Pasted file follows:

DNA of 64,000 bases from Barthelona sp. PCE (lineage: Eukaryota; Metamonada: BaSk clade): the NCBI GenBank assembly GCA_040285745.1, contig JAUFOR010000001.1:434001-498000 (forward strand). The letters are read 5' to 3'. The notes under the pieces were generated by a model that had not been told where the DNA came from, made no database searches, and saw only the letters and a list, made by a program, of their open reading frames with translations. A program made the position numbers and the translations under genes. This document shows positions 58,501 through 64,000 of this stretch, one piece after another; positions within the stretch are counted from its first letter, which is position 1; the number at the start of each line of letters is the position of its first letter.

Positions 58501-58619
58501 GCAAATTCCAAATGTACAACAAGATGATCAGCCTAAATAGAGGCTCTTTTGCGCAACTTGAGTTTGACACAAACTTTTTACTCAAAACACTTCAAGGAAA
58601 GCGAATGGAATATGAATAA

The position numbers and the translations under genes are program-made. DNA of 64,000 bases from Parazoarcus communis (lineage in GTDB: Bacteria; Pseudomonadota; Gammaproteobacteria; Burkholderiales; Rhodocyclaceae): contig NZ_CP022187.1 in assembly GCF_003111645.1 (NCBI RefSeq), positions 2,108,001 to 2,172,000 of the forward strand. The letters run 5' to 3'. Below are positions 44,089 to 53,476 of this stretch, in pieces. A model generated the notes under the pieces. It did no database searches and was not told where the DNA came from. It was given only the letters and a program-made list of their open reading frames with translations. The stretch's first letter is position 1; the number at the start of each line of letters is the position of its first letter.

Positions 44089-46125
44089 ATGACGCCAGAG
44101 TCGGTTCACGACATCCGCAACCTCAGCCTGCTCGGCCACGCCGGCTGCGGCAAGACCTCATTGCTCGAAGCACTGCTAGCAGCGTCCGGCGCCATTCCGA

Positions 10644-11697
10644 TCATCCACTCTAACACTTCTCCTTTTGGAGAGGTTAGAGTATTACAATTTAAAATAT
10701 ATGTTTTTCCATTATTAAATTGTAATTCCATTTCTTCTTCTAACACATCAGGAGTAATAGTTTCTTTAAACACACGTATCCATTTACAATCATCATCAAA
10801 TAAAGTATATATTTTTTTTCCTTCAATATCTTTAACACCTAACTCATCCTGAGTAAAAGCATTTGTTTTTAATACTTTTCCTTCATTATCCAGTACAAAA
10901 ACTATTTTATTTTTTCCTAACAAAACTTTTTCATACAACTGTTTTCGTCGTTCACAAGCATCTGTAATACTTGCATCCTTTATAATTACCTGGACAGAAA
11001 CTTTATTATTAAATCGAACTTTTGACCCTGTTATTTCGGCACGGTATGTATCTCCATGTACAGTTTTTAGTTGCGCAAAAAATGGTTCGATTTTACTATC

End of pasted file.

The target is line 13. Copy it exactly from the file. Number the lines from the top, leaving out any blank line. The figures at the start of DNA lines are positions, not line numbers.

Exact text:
10901 ACTATTTTATTTTTTCCTAACAAAACTTTTTCATACAACTGTTTTCGTCGTTCACAAGCATCTGTAATACTTGCATCCTTTATAATTACCTGGACAGAAA